Davy Chou’s Return to Seoul hinges on a young French-raised woman, Freddie (Park Ji-min), who returns to her native South Korea for the first time since she was adopted there as an infant. But her search for her parents or any kind of connection to Korean identity is ultimately less important than her quest to uncover whoever she’s meant to be.
The film rivets your attention largely because of the contradictions that Freddie embodies. For all her wandering and searching across this journey of discovery, she seems fully formed from the moment we catch a glimpse of her. A no-boundaries spirit with a habit of breaking down people’s defenses in order to draw them close, only to then abandon them when convenient or the mood strikes her, Freddie shows up in Seoul seemingly on a whim and launches into a chaotic voyage of self-discovery with little regard for the collateral damage.
Chou first introduces Freddie in tight, inquisitive close-up. He repeatedly homes in on her face throughout the film’s four sections, seeking out the emotions that she keeps hidden behind a roster of looks that range from an almost predatory curiosity to half-amused contempt. Both modes are on display in this initial scene, wherein Freddie studies Tena (Guka Han), the mild-mannered clerk at the hostel she’s staying at, with a probing fervency. Almost immediately, Freddie sucks Tena into her orbit as a combination tour guide, translator, and friend. It’s clear from the start that this relationship, and the ones that spring off of it, is doomed to fail, given Freddie’s almost pugnacious desire to push buttons and stir up trouble.
Despite claiming that her past is of little interest, Freddie shows up at the center where she was adopted to investigate her birth parents. Discovering that they’re now separated and that only her father (Oh Kwang-rok) wants to see her, she takes an ill-fated trip to the small town where he and his new family live. It’s an awkward visit due to the language barrier, the sullen Freddie’s resentment, and her father’s alcohol-sodden guilt. It’s here that Return to Seoul begins to truly bloom as a study in contrasts, as it sublimely juxtaposes character and culture. The long dead silences of the family reunion are nonexistent in Seoul, where Freddie dances in hip LP bars with a desperate abandon, slamming shots of soju and grabbing on to new friends and sexual partners. Seething or sabotaging, she’s feeding the same pain of abandonment.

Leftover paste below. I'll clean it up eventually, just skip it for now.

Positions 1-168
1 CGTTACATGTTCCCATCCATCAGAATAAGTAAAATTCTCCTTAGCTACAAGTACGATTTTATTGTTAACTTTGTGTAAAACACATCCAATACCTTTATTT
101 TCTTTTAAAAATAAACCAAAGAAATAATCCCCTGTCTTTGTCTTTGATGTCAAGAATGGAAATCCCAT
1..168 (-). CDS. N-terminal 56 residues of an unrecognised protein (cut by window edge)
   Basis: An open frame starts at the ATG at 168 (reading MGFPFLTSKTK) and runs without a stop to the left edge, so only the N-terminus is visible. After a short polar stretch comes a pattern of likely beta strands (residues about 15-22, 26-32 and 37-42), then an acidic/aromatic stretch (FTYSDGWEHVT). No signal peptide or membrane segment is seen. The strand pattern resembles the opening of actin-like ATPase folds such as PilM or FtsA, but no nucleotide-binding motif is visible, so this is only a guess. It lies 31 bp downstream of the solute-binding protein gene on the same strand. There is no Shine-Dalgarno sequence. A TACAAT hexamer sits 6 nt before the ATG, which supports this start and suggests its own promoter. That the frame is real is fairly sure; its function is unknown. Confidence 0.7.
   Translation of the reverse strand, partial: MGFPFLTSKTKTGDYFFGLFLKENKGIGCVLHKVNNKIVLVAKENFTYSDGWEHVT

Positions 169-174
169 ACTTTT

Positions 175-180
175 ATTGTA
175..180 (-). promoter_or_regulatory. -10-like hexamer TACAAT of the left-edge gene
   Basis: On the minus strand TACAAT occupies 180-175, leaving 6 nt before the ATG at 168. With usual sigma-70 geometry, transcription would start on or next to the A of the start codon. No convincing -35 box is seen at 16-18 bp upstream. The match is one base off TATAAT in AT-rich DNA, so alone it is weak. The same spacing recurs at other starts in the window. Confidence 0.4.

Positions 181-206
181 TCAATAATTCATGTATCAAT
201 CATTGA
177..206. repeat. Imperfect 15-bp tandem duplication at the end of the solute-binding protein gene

The film’s second section is set two years later, after Freddie has apparently moved to Seoul and transformed herself into a cross-cultural consultant who seems equally at home in corporate settings and the tattooed underground demimonde. Instead of drab backpacker clothes and careless hair, she now favors a slicked-back do, high-collar coat, and imperious air that makes her look like a Blade Runner replicant on the run. This section’s high hipster urbanity features her having pre-hookup cocktails with a French arms dealer (Louise-Do de Lencquesaing), who’s impressed enough by her gunmetal swagger to offer her a job, and a blowout, strobe-lit rager of a surprise birthday bash that’s capped by her playfully tackling a bruiser twice her size. She’s the life of the party even when she doesn’t want to be there.
The following sections feature different iterations of Freddie’s transformations spread over several more years. But the precision of Ji-min’s performance makes clear that despite all those surface changes, the woman is still fraught with inner turmoil. Given Freddie’s restless spirit, insistence on not looking back, and appetite for experience, Return to Seoul will inevitably be compared to Joachim Trier’s The Worst Person in the World.
But while Trier’s film is an all-encompassing portrait of a woman’s journey through different stages of her life, Return to Seoul is, almost paradoxically, more confrontational and willing to keep things to itself. Except for a brief video call with Freddie’s adopted mother, we see nothing of her life back in France. There are no sudden soliloquies or moments of insight. The ambiguous ending—a more stolid Freddie, alone, still journeying, plinking out a tune on the piano—doesn’t seem to resolve much. But there’s an honesty to this—not showing us anything more than Freddie understands herself—that’s enticing rather than distancing. It puts the viewer in the same boat as her, and just as curious about who she will be next.
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